The debate about school resource officers is back in the spotlight after a series of violent crimes involving teenage students in both Edmonton and Calgary.
“We’re seeing an influx in youth crime,” said Mount Royal University criminologist Ritesh Narayan.
He says early intervention is key to addressing this issue. Narayan is pushing for both school resource officers and more social workers in Alberta schools.
“I think police resource officers have a very important role to play in schools,” Narayan told Global News on Monday.
“I find — and it’s supported by really good research — that police officers and resource officers play an integral role in building the bridge between youth and law enforcement.
“However, only having police resource officers in schools is not sufficient because police are law enforcement; they’re not social workers.
“So what I would advocate for is yes, police officers, resource officers, plus social workers working hand in hand in schools,” Narayan said.
A 16-year-old boy was fatally stabbed outside McNally High School in Edmonton on April 8. Seven youths between the ages of 14 and 17 have been charged with second-degree murder.
A 16-year-old Calgary boy was found dead on March 31. The death of the Grade 10 St. Francis High School student is being investigated as homicide.
On April 25, a student was airlifted to hospital in critical condition after a stabbing at Pigeon Lake Regional School.
Narayan says historically, youth crime — especially when it comes to violent crimes — has not been a major problem statistically. Young people are mostly involved in property crimes, he explained. These recent cases of youth violent crime are considered “extraordinary and quite concerning.”
“If we do not take control of these things, what we’re going to have is a delinquent subculture in places like Edmonton and Calgary, and that can be very concerning — things we’ve seen in some American cities that are plagued by youth crime.
“If you don’t want to become the next Detroit… we need to start taking really good care how we’re developing our city, how we’re planning our city and making it affordable to live in our city.”
He says when there’s heightened social disorganization, it’s crucial to have interventions and social supports as early as possible.
“Hopefully school teachers are able to recognize signs. But again, school teachers have their plates filled, so therefore we rely on counsellors. And usually, depending on your school region, you could have one counsellor serving 500 students. So there’s lack of those kinds of resources as well, lack of social workers.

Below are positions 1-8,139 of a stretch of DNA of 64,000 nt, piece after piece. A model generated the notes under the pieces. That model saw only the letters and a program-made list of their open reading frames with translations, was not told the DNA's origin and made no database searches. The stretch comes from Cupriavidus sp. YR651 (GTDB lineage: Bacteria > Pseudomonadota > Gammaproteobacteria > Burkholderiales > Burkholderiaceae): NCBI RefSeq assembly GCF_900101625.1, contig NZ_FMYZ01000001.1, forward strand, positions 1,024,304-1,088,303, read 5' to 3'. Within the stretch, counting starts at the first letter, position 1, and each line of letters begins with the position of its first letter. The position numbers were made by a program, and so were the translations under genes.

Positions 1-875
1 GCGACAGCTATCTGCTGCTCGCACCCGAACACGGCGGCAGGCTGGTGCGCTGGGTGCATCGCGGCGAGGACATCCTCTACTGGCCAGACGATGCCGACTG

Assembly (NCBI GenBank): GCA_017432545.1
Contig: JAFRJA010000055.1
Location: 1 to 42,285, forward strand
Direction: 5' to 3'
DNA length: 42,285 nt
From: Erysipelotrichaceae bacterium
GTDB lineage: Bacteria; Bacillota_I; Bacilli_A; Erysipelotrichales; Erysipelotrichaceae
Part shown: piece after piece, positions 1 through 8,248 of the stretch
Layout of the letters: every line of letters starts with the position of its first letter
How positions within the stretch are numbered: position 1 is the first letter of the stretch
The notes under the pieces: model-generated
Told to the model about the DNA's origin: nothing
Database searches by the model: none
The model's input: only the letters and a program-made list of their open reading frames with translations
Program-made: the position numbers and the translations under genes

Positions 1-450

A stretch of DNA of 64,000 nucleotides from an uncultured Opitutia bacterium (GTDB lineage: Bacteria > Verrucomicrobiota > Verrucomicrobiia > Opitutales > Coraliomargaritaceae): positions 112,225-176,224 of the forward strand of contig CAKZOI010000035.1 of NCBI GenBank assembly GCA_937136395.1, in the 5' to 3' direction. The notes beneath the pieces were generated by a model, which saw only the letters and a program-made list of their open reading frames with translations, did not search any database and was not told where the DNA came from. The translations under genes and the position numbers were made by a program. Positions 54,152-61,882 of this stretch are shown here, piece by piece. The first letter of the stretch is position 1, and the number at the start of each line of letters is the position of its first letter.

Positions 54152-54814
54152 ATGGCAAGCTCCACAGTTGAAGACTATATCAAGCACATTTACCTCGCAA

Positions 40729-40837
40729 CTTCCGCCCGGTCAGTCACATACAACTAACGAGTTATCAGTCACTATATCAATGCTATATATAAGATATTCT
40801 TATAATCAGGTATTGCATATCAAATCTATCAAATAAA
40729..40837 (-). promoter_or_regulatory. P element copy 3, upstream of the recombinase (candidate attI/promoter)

“I’d love to see more social workers on campuses and schools,” Narayan said.
Most of Alberta’s large school districts have social workers on staff but they’re shared between schools.
During a police commission meeting on April 21, Edmonton Police Chief Dale McFee said the EPS sees “extreme value” in the SRO program, but won’t force police presence in schools where it’s not wanted.
“We certainly think there’s extreme value being in schools, building relationships with the youth… helping them stay on the right course… If we can play a role in getting the kids on that path and youth on that path to be contributing members and have a healthy lifestyle, I think it’s absolutely critical that we do. But again, we can’t force ourselves into somewhere where some might not want us.
“There’s very few charges that are laid in a school in relation to criminal (offences), although there are some,” he said.
He added if the school division doesn’t want SROs in their schools, “we’re not going to force ourselves into the schools.”
Edmonton Public School Board
In Edmonton, the SRO program originated in 1979 as a partnership between the Edmonton Police Service, the Edmonton Public School Board and the Edmonton Catholic School Division.
After concerns were raised about the program — including the possibility it may be disproportionately impacting minorities — the EPSB suspended its use of SROs for the 2020-21 school year. The ECSD continues to use such officers in schools but both school boards are conducting reviews of the program.
On Monday, an EPSB spokesperson said the independent, third-party review is expected to be presented to the board of trustees in November 2022.
“Our division currently has 14 social workers providing support to schools through our nine School Linked teams, which every school can access to address student needs,” Megan Normandeau said in an email. “These school linked teams are assigned to a group of schools and work directly with principals when students or families require a wide range of specialized supports.